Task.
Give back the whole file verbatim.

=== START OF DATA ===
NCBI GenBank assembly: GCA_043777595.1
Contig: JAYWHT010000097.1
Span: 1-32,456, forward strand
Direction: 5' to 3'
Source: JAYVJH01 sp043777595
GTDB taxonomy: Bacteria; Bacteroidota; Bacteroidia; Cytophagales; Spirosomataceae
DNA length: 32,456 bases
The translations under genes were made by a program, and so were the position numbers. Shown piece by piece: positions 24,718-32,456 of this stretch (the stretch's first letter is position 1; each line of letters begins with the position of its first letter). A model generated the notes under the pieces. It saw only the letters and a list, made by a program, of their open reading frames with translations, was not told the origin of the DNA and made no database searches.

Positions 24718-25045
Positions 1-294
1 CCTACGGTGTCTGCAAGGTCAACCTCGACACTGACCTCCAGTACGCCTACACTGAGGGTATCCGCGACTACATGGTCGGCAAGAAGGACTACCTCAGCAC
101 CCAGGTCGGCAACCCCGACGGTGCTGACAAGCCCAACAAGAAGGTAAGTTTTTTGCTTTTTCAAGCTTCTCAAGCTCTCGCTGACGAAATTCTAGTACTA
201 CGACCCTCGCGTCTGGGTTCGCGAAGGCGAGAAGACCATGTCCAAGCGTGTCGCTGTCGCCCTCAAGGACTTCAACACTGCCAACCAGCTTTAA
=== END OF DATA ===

NCBI GenBank assembly: GCA_043777595.1
Contig: JAYWHT010000097.1
Span: 1-32,456, forward strand
Direction: 5' to 3'
Source: JAYVJH01 sp043777595
GTDB taxonomy: Bacteria; Bacteroidota; Bacteroidia; Cytophagales; Spirosomataceae
DNA length: 32,456 bases
The translations under genes were made by a program, and so were the position numbers. Shown piece by piece: positions 24,718-32,456 of this stretch (the stretch's first letter is position 1; each line of letters begins with the position of its first letter). A model generated the notes under the pieces. It saw only the letters and a list, made by a program, of their open reading frames with translations, was not told the origin of the DNA and made no database searches.

Positions 24718-25045
Positions 1-294
1 CCTACGGTGTCTGCAAGGTCAACCTCGACACTGACCTCCAGTACGCCTACACTGAGGGTATCCGCGACTACATGGTCGGCAAGAAGGACTACCTCAGCAC
101 CCAGGTCGGCAACCCCGACGGTGCTGACAAGCCCAACAAGAAGGTAAGTTTTTTGCTTTTTCAAGCTTCTCAAGCTCTCGCTGACGAAATTCTAGTACTA
201 CGACCCTCGCGTCTGGGTTCGCGAAGGCGAGAAGACCATGTCCAAGCGTGTCGCTGTCGCCCTCAAGGACTTCAACACTGCCAACCAGCTTTAA